In a study of mice, National Institutes of Health-funded researchers describe a new circuit involved in fine-tuning the brain’s decision either to hide or confront threats. The study, published in Nature, was partially funded by the NIH’s Brain Research through Advancing Innovative Neurotechnologies (BRAIN) Initiative.
“Being able to manipulate specific circuits can uncover surprising relationships between brain areas and provide great insight into how the sensory, emotional, and behavioral centers work together to drive reactions,” said Jim Gnadt, Ph.D., program director at the NIH’s National Institute of Neurological Disorders and Stroke (NINDS) and a team lead for the BRAIN Initiative. “The tools and technologies developed through the BRAIN Initiative have made studies such as this one possible.”
A team of researchers led by Andrew Huberman, Ph.D., professor of neurobiology and of ophthalmology at Stanford University in California, investigated the role of the ventral midline thalamus (vMT) in determining how animals respond to visual threats. The thalamus is a brain region that acts as a relay station, taking in sensory information, such as what is seen and heard, and sorting out where in the brain to send that information.
Dr. Huberman and his colleagues showed that the vMT was activated when mice were confronted with a threat, specifically a black circle that grew larger on top of their cage, mimicking the experience of something looming over them. When faced with the looming threat, the mice spent most of the time freezing or hiding and very little time rattling their tails, which is typically an aggressive response.
To further investigate the role of vMT, Dr. Huberman’s team used state-of-the-art tools, including designer drugs that allowed specific circuits to be turned on and off. Although inactivating the vMT had no effect on freezing and hiding, it eliminated the tail rattling response. Turning on the vMT increased the number of tail shaking responses and caused the mice to move around more and spend less time hiding or freezing.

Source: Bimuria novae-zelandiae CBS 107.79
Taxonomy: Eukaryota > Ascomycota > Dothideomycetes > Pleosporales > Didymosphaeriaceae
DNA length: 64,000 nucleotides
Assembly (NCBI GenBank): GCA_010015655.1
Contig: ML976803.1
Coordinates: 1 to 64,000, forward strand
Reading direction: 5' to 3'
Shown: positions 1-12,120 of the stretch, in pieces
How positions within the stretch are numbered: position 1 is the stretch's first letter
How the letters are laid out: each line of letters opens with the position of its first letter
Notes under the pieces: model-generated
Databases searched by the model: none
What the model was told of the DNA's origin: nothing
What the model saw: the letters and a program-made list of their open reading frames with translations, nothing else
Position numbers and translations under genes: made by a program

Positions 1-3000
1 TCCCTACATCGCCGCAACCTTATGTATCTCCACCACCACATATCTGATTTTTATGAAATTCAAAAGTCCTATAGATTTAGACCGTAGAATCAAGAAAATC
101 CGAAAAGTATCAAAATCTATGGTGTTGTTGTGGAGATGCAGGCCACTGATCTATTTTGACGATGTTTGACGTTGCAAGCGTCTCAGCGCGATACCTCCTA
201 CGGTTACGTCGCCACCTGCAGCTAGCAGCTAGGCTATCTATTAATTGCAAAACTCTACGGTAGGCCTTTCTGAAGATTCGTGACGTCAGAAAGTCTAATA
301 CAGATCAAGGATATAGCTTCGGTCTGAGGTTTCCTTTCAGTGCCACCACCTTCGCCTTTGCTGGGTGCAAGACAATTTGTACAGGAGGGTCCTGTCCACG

Dr. Huberman’s group also discovered that the vMT sends information primarily to two brain areas: the basolateral amygdala (BLA) and the medial prefrontal cortex (mPFC). These circuits turned out to be critical in determining how the mice reacted to a visual threat. Turning on the circuit that projected to the BLA caused more freezing responses, while activating the mPFC circuit increased tail shaking responses.
“Dr. Huberman’s work is opening a new area of vision research with the looming threat model, helping us understand how circuitry in the brain works from sensation to behavior,” said Thomas Greenwell, Ph.D., program director at the NIH’s National Eye Institute, which co-funded the study.
Dr. Huberman and his team showed that activation of the vMT increased arousal, a state of heightened alertness. Mice preferred spending more time in a room where they received vMT activation, suggesting that turning on that brain circuit made them feel good. Although there may have been a difference in response to the visual threat, either tail shaking or freezing, the underlying positive feeling was the same for both types of reactions.
“This study may help explain why acts of courage, such as standing up for yourself or for a cause, or a physical challenge can feel empowering. Experiencing that good feeling can also make it more likely to respond to future threats in a similar way,” said Dr. Huberman. “Although our study was done in mice, learning more about the vMT may provide some insight into conditions such as generalized anxiety disorder and post-traumatic stress disorder and we are now pursuing study of the human vMT for that reason.”
Future research is needed to increase understanding of ways in which the vMT circuit affects behavior and how to develop treatments that can target specific parts of this system.
This study was supported by the NINDS (NS090562) and the National Eye Institute (EY022157).
This news release describes a basic research finding. Basic research increases our understanding of human behavior and biology, which is foundational to advancing new and better ways to prevent, diagnose, and treat disease. Science is an unpredictable and incremental process — each research advance builds on past discoveries, often in unexpected ways. Most clinical advances would not be possible without the knowledge of fundamental basic research.